If Nevada isn’t careful, it could end up like Rhode Island. By 2010, the Ocean State had put about $9 billion in unfunded pension liabilities on the shoulders of just more than 1 million residents. Nevada has almost three times that population, but its governments have unfunded, promised retirement benefits approaching $40 billion by some estimates — more than four times what Rhode Island faced.
Today, Rhode Island’s pension system is in dramatically better shape. Nevada’s could be too, if Gov. Brian Sandoval and the 2015 Legislature approve the Review-Journal’s 11th of 25 policy recommendations in 25 days: pension reform.
Rhode Island was at the end of its fiscal rope. It had no choice but to adopt dramatic, painful pension reforms. Treasurer Gina Raimondo, a Democrat, made her arguments with math. Unless everybody — government retirees, current public employees and new hires — accepted reform, all of them would face dire consequences: a dry pension fund within 25 years. Ultimately, the Legislature pushed through whopping reforms that, as reported by The Washington Post, suspended annual cost-of-living increases for retirees and shifted all workers — current and future — to a hybrid system combining traditional pensions with 401(k)-style accounts.
State employees no longer can retire in their 40s or 50s. They cannot collect retirement benefits until age 67, and benefits are calculated from the worker’s average career income, rather than just the employee’s highest-earning years. Rhode Island’s unfunded liability has been cut nearly in half, to around $5 billion, and it should continue to shrink. The state has a retirement system it can afford, a system that more closely resembles the retirement plans of the taxpayers who fund it.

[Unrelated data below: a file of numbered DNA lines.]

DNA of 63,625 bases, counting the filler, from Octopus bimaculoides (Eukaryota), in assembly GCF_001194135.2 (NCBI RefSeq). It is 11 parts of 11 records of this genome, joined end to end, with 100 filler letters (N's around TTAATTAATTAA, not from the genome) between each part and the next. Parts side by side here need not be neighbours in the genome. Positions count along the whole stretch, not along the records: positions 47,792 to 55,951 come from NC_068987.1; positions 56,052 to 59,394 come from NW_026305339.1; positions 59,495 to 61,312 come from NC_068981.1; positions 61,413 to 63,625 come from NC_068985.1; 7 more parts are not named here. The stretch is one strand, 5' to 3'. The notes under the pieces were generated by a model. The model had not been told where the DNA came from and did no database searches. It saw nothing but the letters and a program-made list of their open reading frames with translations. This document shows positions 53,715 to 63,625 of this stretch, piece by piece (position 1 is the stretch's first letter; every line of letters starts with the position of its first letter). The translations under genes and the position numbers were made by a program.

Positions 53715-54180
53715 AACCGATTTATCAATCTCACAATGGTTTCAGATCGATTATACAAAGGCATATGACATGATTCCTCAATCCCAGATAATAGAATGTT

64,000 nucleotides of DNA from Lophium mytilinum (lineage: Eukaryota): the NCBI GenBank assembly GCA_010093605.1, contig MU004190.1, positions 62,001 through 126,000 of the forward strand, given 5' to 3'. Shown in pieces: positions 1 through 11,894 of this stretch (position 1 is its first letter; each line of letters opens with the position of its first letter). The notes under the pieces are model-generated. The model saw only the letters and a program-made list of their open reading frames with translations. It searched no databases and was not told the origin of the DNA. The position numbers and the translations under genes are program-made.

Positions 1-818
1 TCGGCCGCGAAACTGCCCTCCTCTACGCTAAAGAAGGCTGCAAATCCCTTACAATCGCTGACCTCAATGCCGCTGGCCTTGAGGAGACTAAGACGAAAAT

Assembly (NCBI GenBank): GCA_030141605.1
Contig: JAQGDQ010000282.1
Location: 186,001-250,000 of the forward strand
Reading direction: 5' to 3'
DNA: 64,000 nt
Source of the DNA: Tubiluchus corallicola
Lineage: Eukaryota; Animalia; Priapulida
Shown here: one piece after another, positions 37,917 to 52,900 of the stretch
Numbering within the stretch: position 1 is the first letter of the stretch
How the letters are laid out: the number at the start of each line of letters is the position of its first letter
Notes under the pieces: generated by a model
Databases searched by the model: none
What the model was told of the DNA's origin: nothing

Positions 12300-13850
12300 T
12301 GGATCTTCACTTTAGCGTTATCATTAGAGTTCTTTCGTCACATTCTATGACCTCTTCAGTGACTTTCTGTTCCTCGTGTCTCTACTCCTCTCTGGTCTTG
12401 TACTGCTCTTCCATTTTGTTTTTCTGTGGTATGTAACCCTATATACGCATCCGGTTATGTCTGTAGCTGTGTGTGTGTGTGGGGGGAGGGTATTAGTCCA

Nevada won’t need to follow the Rhode Island route if it takes the lead of a neighbor. Utah reformed its public-employee pension system in 2010. As Reason.org reported, the reforms closed off the state’s existing defined-benefit pension to new entrants and created a 401(k)-style, defined-contribution plan for new government employees. Further, it ended the practice of retiree double-dipping — something all too familiar to Nevada taxpayers, who have seen many public employees retire and begin collecting a pension while drawing salary from another government job.
Utah’s fixed contribution is a generous 10 percent for rank-and-file workers, 12 percent for public safety workers — still far better than what the overwhelming number of private-sector employees receive right now, if they’re getting any employer contribution at all. Nevada has a combined contribution rate of 25.75 percent for regular government employees, and an eye-popping 40.5 percent rate for public safety workers.
And those rates are not high enough to fully fund the Public Employees Retirement System of Nevada. Absent reform, they’ll continue to climb and consume limited government resources, squeezing schools, cities and counties — and creating pressure for ever more rounds of tax increases. Nevada will become 2010 Rhode Island, or worse.
When the Nevada Legislature convenes Feb. 2, it must get moving on a Utah-style bill that creates a separate retirement plan for future hires. It’s urgent, not just because promised pension benefits are unaffordable — six-figure benefits are common — but because they’re unfair. Why should taxpayers fund early, guaranteed retirements for government employees when they can barely save for retirement themselves?
Nevada governments don’t need to offer pensions to attract workers. Good jobs are good enough. Besides, younger generations have little interest in anchoring themselves to one employer for decades to collect deferred compensation. Defined-contribution benefits are portable.
The governor and the Legislature should pass pension reform, preferably starting July 1, the start of the new fiscal year and biennium. The state can’t afford to promise pensions for even one more year.
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